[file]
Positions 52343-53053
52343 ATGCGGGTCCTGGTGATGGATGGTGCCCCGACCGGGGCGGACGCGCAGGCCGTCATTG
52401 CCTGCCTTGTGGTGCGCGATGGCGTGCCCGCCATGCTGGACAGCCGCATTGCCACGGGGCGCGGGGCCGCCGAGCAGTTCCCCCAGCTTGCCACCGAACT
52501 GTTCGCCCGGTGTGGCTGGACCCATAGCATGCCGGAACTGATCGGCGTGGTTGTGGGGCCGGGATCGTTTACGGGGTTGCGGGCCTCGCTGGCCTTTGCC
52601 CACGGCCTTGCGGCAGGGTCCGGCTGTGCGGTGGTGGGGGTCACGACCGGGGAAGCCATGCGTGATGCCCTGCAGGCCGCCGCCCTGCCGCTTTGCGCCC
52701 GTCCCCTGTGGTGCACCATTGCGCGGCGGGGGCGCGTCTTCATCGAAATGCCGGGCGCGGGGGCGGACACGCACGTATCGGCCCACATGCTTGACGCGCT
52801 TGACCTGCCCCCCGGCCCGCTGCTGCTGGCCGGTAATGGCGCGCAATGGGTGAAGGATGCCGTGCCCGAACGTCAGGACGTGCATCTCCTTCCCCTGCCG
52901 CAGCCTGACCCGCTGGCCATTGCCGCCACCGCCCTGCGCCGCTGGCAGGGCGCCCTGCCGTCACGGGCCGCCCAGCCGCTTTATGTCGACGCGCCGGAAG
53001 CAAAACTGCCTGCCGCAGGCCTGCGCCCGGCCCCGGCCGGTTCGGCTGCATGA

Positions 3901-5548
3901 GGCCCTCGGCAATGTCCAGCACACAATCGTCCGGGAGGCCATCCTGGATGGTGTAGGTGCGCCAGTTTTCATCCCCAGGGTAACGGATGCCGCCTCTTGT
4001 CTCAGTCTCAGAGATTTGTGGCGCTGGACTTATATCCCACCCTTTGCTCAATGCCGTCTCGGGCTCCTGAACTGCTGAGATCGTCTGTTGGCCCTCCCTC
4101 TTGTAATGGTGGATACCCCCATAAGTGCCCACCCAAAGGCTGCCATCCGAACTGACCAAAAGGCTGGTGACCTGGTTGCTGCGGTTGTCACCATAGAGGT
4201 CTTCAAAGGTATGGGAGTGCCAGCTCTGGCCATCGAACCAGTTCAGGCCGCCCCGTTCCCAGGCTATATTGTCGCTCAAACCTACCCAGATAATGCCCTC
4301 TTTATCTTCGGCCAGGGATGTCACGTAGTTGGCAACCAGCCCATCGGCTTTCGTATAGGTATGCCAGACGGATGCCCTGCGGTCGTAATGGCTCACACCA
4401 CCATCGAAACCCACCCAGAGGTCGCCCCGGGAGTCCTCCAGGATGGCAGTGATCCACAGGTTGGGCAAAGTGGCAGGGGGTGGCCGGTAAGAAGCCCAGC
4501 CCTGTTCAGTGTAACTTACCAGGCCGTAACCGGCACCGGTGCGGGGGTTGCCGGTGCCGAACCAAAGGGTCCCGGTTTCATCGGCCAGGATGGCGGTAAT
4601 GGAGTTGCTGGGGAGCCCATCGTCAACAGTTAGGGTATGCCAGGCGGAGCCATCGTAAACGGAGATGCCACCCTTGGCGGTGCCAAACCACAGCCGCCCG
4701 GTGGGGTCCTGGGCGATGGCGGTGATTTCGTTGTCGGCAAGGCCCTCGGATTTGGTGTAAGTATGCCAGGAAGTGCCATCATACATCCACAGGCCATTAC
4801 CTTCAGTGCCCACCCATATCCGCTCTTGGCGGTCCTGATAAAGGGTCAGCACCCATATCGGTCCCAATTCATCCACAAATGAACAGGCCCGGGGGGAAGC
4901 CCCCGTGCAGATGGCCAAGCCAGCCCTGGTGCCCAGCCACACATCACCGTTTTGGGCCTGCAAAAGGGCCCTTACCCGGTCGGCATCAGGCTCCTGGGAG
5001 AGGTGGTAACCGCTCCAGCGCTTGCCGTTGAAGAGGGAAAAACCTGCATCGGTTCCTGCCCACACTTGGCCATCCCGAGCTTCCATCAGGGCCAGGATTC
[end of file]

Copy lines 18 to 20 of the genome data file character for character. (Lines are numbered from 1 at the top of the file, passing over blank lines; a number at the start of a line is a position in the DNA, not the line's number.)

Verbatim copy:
4601 GGAGTTGCTGGGGAGCCCATCGTCAACAGTTAGGGTATGCCAGGCGGAGCCATCGTAAACGGAGATGCCACCCTTGGCGGTGCCAAACCACAGCCGCCCG
4701 GTGGGGTCCTGGGCGATGGCGGTGATTTCGTTGTCGGCAAGGCCCTCGGATTTGGTGTAAGTATGCCAGGAAGTGCCATCATACATCCACAGGCCATTAC
4801 CTTCAGTGCCCACCCATATCCGCTCTTGGCGGTCCTGATAAAGGGTCAGCACCCATATCGGTCCCAATTCATCCACAAATGAACAGGCCCGGGGGGAAGC